We spent hours talking and looking, and still felt like we hadn’t seen everything. Dörte explained every single piece in great detail, and it was a humbling experience to witness so much fierce commitment, knowledge as well as wisdom in one artist. We will be back!
All sculptures by Dörte Berner,
for more information please visit:
Tada! The insights of almost two decades of experience condensed for you. Now start making art already.
Five Things that you need to know about Creativity and Art Making
1. Muses: Rare visitors…
Inspiration rarely comes sweeping in on the north wind, ready to lead you, deliriously, down the road of effortlessness. Before effort though, comes the ability to engage: Even when there’s nothing particular moving you to create something, just playing with the materials without a goal in mind often sets off a chain reaction of ideas and yes, inspiration. Doodle, smear, dab, experiment, cut, roll, paste at random and trust that making art has nothing to do with thinking hard. Should you be aiming to become a professional artist, working hard, on the other hand, should be a daily mantra.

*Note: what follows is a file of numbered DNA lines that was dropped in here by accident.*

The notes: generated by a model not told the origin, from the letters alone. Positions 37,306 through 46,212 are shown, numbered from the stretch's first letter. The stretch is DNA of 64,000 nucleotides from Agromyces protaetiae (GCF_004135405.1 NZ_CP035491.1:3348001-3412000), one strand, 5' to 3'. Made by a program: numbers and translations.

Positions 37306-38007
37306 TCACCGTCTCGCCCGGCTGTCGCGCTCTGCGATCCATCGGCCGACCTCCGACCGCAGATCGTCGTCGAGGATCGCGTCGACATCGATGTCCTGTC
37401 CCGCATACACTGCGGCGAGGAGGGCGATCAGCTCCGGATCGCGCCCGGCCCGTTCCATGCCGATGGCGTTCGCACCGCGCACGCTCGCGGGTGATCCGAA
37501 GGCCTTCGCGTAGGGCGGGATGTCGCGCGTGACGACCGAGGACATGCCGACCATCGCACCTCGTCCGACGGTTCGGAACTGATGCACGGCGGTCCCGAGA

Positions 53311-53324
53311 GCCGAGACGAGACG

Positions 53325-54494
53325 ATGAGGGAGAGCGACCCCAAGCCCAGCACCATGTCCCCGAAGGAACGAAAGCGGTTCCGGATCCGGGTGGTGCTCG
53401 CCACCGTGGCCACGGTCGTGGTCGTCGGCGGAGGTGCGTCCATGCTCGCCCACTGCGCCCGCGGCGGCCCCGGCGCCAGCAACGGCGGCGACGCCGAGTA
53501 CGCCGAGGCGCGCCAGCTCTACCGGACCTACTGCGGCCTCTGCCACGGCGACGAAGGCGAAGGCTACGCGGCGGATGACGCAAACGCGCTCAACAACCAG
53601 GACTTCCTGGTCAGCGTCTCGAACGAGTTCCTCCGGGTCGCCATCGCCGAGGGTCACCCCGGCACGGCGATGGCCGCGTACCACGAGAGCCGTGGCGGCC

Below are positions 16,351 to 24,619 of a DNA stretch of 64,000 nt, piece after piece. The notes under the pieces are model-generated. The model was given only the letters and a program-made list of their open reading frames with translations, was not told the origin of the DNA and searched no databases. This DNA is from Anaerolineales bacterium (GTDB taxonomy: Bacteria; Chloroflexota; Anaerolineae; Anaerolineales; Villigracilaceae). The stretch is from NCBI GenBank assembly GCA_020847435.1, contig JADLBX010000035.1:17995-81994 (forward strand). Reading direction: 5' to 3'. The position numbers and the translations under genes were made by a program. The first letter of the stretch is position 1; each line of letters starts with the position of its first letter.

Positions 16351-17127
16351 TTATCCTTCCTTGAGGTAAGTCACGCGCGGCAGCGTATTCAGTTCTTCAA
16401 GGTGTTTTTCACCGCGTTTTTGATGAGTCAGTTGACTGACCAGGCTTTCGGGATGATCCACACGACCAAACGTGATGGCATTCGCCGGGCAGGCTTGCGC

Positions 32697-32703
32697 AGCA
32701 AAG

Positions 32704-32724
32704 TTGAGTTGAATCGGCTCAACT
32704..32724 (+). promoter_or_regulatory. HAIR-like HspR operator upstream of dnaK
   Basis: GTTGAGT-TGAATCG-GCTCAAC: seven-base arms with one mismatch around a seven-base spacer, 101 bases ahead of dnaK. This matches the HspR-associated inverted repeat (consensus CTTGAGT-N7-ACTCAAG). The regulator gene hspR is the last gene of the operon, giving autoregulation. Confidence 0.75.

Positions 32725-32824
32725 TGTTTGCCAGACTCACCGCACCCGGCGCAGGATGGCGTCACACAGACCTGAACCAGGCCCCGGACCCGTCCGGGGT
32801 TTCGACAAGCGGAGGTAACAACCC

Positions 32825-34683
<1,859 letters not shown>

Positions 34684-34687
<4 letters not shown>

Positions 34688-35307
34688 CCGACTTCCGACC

Tip: Borrow a toddler if you’re struggling with making a mess and having fun 🙂
2. Failure: The f-word
If you were, like me, brought up with rigid rules about right and wrong, and wasting things (parents of the war generation…), you might approach art making with fear and trepidation: What if I get it wrong, wasting time and valuable resources? The deeply held beliefs of judging our efforts according to failure or success have been contested by many famous people who created new ideas and inventions. It was precisely through their many failures that they found their way to achievement. Letting so-called failure demotivate you- and it is only your perception which sees it as such- instead of seeing useful stepping stones on the road to success holds us all back from expressing ourselves freely.
Tip: Embrace your mistakes. Be a kind, generous parent to your creativity.
3. Failure part 2: The pauses make the music